STATEN ISLAND — Staten Island DA Michael McMahon blasted the new "diaphragm law" recently passed in New York City that restricts certain maneuvers for use by officers making arrests, saying Friday it'd be hard to foresee prosecuting an officer under the law.
The law established a misdemeanor for officers "restraining an individual in a manner that restricts the flow of air or blood by compressing the windpipe or the carotid arteries on each side of the neck, or sitting, kneeling, or standing on the chest or back in a manner that compresses the diaphragm, in the course of effecting or attempting to effect an arrest."
The use of the language surrounding the diaphragm has been controversial; McMahon called the drafting of the bill "reckless."
"There are several other more significant and meaningful felony charges...that would be more appropriate to apply in any and all of those situations," McMahon said in a statement Friday. "In fact, it is hard for me to imagine a case where an officer making a lawful arrest should be charged with the diaphragm contact section of the city law."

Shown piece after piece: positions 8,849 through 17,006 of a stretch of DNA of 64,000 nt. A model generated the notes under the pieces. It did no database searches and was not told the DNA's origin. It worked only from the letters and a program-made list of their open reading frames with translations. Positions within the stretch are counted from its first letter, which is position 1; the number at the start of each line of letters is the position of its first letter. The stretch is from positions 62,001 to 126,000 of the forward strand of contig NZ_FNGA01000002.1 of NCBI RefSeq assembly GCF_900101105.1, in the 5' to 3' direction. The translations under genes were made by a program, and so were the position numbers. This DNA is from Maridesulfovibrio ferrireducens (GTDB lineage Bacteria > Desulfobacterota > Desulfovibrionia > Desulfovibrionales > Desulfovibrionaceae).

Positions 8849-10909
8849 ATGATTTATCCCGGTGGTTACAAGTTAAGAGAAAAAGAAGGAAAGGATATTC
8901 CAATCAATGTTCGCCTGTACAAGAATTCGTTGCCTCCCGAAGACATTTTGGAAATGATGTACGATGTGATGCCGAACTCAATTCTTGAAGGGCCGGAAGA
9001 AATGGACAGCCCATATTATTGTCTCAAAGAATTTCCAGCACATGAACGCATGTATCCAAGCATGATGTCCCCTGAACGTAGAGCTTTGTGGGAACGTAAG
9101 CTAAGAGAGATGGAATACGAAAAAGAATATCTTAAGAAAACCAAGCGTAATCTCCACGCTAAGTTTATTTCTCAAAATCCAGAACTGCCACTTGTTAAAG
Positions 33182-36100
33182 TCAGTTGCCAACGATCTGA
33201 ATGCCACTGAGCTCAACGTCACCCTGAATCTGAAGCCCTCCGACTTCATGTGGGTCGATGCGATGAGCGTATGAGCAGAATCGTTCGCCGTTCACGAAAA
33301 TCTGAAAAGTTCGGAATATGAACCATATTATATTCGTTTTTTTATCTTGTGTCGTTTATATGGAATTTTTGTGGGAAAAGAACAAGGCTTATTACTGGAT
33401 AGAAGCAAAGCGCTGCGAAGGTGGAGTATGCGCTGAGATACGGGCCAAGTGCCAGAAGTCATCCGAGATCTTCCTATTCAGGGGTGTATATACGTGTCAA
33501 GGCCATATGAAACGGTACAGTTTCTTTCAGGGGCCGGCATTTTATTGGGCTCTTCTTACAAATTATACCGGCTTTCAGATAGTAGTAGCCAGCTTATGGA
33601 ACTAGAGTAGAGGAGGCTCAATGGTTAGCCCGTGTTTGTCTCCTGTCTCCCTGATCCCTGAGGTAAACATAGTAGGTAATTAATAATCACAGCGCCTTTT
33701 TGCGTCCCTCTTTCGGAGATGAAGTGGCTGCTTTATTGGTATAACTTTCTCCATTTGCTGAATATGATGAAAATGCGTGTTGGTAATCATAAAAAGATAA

McMahon's statement comes a day after NYPD Chief of Department Terence Monahan said cops shouldn't be afraid to do their jobs even under new laws, and that every DA has said "they're not going to charge that," speaking of new city laws, according to reports in both the New York Post and New York Daily News.
McMahon said he won't "unilaterally refuse to prosecute certain crimes" as DA, but also said the "diaphragm law" "defies common sense" and puts officers' lives at risk.
While McMahon said he doesn't believe it's his job to decide what is and is not a crime, he did say his role is to "evaluate each case on an individual basis, examine the facts and evidence available, consider the circumstances, and apply the law to achieve the most just result."
That seemingly opens the door for the Staten Island DA to potentially forgo prosecuting officers under the new law.
Unlike the city's law, McMahon said he supports the state's legislation that banned the use of chokeholds by police officers.